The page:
FANG versus Everything Else: 2015’s Performance Divergence

This article was written with Jim Cahn, the Chief Investment Officer at Wealth Enhancement Group. It was part of a series of articles developed under an agreement with Forbes to work with a variety of contributors and assist them in delivering actionable investment ideas each week. The site is one of the top 500 sites in the world with nearly 10 million subscribers and nearly 100 million page views a month.

With many asset classes in the doldrums for 2015, a small number of individual stocks have performed abnormally well. It is hardly unusual to have a few outlier performances. What is of more interest is the fact that these stocks are part of a very specific, industry niche. Additionally, due to their giant size, the abnormal returns were able to produce an outsized positive influence on broad U.S. equity indices.

‘FANG’ is an acronym for Facebook, Amazon, Netflix and Google but can be more symbolically used to describe fast-growing, U.S. Large Cap “story stocks”. Story stocks typically have optimistic expectations of the future, occur in dynamically growing industries and have extended valuations.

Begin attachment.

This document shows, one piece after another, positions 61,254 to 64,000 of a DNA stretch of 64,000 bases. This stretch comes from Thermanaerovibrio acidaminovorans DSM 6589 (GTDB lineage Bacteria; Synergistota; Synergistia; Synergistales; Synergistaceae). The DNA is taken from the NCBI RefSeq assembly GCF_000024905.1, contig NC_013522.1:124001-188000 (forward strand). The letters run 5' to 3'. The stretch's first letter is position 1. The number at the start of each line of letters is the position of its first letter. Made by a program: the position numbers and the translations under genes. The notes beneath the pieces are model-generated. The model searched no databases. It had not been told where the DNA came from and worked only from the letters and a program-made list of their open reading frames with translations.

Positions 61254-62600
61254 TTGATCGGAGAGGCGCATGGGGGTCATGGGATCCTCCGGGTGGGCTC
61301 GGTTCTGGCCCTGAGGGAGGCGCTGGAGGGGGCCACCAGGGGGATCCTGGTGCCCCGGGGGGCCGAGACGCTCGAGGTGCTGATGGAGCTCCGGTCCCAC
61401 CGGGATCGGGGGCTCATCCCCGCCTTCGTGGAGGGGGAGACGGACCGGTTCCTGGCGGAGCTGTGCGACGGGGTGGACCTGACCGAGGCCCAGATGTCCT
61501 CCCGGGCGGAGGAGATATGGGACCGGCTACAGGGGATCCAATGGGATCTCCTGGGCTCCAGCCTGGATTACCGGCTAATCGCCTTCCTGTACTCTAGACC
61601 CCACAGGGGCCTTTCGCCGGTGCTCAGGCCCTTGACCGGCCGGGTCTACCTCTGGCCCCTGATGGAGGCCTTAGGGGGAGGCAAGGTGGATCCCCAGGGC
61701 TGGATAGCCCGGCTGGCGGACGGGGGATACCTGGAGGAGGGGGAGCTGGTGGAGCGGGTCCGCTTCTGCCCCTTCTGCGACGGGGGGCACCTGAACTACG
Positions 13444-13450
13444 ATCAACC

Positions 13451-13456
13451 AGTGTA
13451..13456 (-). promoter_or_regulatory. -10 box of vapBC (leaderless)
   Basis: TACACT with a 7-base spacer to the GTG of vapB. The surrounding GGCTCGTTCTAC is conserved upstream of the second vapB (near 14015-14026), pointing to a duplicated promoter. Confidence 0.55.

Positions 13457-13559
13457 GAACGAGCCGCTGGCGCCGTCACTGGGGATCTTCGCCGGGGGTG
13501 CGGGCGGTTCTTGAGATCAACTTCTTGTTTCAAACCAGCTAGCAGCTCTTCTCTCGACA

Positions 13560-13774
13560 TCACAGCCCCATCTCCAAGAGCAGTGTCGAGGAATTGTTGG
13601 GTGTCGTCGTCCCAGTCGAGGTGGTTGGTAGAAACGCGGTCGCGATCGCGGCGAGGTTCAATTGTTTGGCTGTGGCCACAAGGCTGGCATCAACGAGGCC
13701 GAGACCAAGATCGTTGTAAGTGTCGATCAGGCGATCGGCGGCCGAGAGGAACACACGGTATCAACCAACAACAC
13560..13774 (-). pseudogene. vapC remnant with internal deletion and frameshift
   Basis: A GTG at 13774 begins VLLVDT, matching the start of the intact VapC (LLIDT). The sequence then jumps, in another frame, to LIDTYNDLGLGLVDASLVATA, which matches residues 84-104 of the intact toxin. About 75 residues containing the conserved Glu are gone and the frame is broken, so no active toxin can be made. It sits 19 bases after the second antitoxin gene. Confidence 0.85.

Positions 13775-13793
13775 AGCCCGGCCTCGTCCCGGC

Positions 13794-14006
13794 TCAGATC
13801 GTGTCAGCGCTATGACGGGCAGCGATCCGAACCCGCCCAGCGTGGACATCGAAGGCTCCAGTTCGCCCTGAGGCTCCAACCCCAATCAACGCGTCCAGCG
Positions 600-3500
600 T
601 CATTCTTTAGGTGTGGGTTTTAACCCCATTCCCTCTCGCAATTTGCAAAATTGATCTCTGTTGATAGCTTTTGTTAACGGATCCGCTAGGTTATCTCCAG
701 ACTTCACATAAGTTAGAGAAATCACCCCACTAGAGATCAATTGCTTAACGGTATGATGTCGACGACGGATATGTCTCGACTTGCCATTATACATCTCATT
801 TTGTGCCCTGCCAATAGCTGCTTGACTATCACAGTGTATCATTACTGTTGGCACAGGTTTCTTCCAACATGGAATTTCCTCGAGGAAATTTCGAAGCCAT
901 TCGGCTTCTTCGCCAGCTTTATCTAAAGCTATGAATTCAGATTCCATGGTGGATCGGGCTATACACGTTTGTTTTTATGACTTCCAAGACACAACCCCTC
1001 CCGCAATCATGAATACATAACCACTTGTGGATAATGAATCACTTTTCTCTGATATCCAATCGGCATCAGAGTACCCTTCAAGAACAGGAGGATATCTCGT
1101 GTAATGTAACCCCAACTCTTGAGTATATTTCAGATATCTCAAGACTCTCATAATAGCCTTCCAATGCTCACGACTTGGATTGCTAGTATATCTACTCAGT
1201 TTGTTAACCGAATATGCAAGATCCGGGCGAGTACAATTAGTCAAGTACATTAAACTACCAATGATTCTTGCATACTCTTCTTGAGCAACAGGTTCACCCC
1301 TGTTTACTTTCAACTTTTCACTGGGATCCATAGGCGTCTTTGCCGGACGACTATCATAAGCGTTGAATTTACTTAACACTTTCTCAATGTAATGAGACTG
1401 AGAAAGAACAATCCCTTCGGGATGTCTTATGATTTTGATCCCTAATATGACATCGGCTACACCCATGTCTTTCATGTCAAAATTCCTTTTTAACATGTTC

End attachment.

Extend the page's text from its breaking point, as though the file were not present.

However, to say they are overvalued is probably a step too far. More fairly, investors pay significant premiums to partake in uncertain, yet potentially large, future earnings.

2015 has seen strong performance differentiation among various investments. But the differentiation wasn’t just between stock and bonds, U.S. stocks and international stocks, U.S. Large Caps and Small Caps, nor simply growth and value stocks. Not even solely looking at U.S. Large Cap and growth sufficiently delineates the winners. Instead, the place to be in 2015 was U.S. Mega Cap, growth tech companies—specifically, the FANG stocks.

Based on market data from December 14th, the YTD returns of the FANG companies are: Facebook – 34%, Amazon – 112%, Netflix – 147% and Google (now Alphabet) – 42%.

Remarkably, if you removed just these four stocks from the index, the YTD returns of the S&P 500 would decrease by roughly 4% from current levels. It is therefore reasonable to say that a few names in a very particular industry niche have done the heavy lifting for the broad U.S. equity index in 2015.

The information presented is not an endorsement for any particular investment, is for general information only and is not intended to provide specific advice or recommendations for any individual. Stock investing involves risk including loss of principal, and you should speak with your advisor about your particular situation before investing.

Click here to see the article on Forbes.

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